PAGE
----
Falling national savings
UPSET by the falling national savings, the country’s economic managers are making moves to arrest the deterioration.
The Central Directorate of National Savings (CDNS) has decided to introduce two new products hoping to attract larger amounts of money into National Saving Schemes (NSS). And the State Bank of Pakistan has made it mandatory upon banks to offer a minimum of six per cent return on saving accounts.
National savings are estimated to come down to 10.7 per cent in fiscal year 2012 from 13.2 per cent of the GDP in fiscal year 2011.
Chairman CDNS Zafar M. Shaikh says two new products — short-term saving certificate and students welfare bonds — would be launched sometime in July and August respectively. He says the new products will add to short-term savings instruments to the NSS basket as all current products are of medium to long-term maturity i.e. from three to 10 years.
In the current global environment, it is but natural for Pakistan to rely more on domestic savings though there is a need to tap foreign savings as well.
Domestic savings are estimated to have fallen to 8.9 per cent of GDP in FY12 from 13.3 per cent in FY11 chiefly due to poor performance of the NSS and not-so-robust growth in saving accounts of banks. Fresh inflows in the NSS during July-April of FY12 totalled about Rs97.4 billion down substantially from Rs188.6 billion. What especially caused this decline was a net outflow of Rs27 billion from NSS in March and a meagre net inflow of only Rs3 billion in April.
“The presidential ordinance that extended exemption to the stock market investors from disclosing their sources of income till June 2014 came on April 25. But I guess major investors had got wind of it in March. That’s why the NSS saw a net decline in fresh investment in March and even in April inflows were nominal despite increase in the rates of return (on NSS),” says a Karachi-based CDNS official.
The ordinance has provided this relaxation to stock investors related to the minimum/maximum period for which they hold the shares.
Mr Zafar M. Shaikh, however, told media in Islamabad on June 7 that in May and in the first week of June huge fresh inflows in NSS had been witnessed and it was estimated that total investment so far this fiscal year had touched Rs150 billion against the revised target of Rs146 billion.
And since the non-bank(CDNS) financing is least inflationary compared to the government’s borrowing from commercial banks or the central bank, it is always good for any government to mobilise as much financial resources through the NSS as possible.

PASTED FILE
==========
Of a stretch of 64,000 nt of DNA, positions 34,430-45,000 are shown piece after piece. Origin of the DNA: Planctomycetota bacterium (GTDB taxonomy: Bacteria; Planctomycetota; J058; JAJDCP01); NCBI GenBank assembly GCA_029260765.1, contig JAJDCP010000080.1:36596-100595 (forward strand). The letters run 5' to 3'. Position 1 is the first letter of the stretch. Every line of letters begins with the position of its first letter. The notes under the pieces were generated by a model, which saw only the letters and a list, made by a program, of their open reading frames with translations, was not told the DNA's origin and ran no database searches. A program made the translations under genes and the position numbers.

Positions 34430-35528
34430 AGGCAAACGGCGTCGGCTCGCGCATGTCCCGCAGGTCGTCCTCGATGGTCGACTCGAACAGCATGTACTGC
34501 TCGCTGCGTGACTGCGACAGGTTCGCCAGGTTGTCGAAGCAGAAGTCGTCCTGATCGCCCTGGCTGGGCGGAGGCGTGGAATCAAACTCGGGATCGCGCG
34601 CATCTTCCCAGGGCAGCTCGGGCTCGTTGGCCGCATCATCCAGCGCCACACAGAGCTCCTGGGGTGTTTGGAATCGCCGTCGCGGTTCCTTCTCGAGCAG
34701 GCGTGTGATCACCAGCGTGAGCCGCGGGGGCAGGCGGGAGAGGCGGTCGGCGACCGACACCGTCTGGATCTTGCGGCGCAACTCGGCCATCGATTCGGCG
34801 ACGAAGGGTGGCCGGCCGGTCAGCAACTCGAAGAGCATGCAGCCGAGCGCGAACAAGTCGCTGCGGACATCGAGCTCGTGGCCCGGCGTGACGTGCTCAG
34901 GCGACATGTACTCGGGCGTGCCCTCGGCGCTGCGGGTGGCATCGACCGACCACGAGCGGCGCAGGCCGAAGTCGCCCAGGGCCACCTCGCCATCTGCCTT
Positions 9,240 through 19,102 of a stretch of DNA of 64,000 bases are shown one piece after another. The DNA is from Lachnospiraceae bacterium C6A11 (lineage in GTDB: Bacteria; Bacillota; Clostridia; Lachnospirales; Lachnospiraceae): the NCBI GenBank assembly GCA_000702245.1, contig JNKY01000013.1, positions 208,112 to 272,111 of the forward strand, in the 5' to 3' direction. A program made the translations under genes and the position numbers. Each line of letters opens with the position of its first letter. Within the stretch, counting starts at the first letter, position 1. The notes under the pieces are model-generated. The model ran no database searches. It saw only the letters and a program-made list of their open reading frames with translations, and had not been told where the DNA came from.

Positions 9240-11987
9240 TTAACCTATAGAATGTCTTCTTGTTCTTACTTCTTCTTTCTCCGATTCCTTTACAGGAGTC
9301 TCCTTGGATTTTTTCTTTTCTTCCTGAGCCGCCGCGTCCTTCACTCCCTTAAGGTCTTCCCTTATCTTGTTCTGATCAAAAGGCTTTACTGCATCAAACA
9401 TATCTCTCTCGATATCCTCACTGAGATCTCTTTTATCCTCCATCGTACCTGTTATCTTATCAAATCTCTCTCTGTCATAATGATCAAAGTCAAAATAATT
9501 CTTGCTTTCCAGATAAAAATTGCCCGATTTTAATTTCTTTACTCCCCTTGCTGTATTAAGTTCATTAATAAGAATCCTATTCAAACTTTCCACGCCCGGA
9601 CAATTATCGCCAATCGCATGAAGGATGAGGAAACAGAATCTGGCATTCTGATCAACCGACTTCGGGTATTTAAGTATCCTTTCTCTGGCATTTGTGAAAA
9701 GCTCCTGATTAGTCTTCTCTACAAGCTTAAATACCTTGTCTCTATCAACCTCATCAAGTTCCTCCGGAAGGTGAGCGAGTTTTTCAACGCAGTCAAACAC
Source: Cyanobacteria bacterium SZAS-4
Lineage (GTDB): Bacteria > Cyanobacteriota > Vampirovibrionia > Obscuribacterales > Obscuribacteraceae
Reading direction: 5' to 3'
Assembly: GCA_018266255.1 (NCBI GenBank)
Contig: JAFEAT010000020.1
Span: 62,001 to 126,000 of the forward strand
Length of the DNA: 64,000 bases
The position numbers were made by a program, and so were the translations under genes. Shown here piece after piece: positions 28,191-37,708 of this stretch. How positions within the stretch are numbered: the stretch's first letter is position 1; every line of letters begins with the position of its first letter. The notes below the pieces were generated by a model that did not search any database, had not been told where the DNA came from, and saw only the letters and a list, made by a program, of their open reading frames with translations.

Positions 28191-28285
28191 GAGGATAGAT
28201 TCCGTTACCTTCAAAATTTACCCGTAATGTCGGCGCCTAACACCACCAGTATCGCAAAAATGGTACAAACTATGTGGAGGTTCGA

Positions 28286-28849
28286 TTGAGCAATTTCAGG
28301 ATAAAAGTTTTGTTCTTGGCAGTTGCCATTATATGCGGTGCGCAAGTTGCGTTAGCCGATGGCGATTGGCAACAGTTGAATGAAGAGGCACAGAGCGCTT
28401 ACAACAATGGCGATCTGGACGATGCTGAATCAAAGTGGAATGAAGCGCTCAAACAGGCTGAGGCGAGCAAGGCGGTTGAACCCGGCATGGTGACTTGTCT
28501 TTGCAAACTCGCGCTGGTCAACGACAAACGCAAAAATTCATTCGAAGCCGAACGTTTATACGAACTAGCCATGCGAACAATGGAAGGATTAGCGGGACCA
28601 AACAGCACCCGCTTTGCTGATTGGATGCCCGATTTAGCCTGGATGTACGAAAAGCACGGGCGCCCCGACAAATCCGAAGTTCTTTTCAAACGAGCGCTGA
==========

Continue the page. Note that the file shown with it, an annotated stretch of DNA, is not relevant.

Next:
“Banks, therefore, see the CDNS as their direct competitor and complain that NSS distorts the financial market when any new scheme is launched which is more lucrative than banks’ deposits of similar maturity,” explains a central banker.
Except for the Bahbood Saving Certificates (for senior citizens and widows) and Pensioners’ Benefit Accounts (for retired people) that are designed to mobilise savings from targeted segments of population, offering “right rate of return” on other instruments of NSS becomes an issue for the government.
The massive net outflow of Rs27 billion from NSS in March this year is an example because much of this outflow caused a large number of investors of three-year Special Saving Certificates who redeemed the same on maturity instead of re-rolling them.
“One of the reasons was that by that time they had noticed that banks too were paying a return closer to what they were getting on SSCs,” argued a senior executive of a local private bank.
One way of promoting savings other than through CDNS and banks could be expansion in mutual funds industry. Mutual funds and pension funds mobilise savings for their use in commerce and industry and contribute to increase the investment-to- GDP ratio.
But currently the assets under the management of mutual funds industry is about five per cent of total bank deposits whereas in India this percentage is more than double.
Like savings, investment has also showed a declining trend in FY12 and is estimated to have fallen to 12.5 per cent from 13.1 per cent in FY11.
But the core issue is that all the three institutions—the CDNS, banks and mutual funds industry—need to operate in a way that their products do not cause a distortion in the market to the disadvantage of others. “That’s the real challenge,” says a former
chairman of Karachi Stock Exchange. “Unless a more reliable long-term yield curve is established this would remain a big challenge.”
Mobilising savings on long-term basis both through NSS and corporate bonds and TFCs gives a financial market the depth required for development of a long-term yield curve and presence of a reliable long-term yield curve alternatively help in mobilisation of long-term savings.
“The proposed launching of short-term saving certificates and students welfare bonds by CDNS is good in that it would suck in part of the money outside the banking system,” says a senior central banker. “And if the government can finance its budget deficit through non-bank borrowing from sources that have so far remained untapped it makes sense.
“We really need to boost investment to GDP ratio during this fiscal year to achieve a higher growth. Offerings like KESC’s corporate bonds preceded by Engro TFCs and similar offerings also need to be encouraged. The SBP and SECP are both working on it.”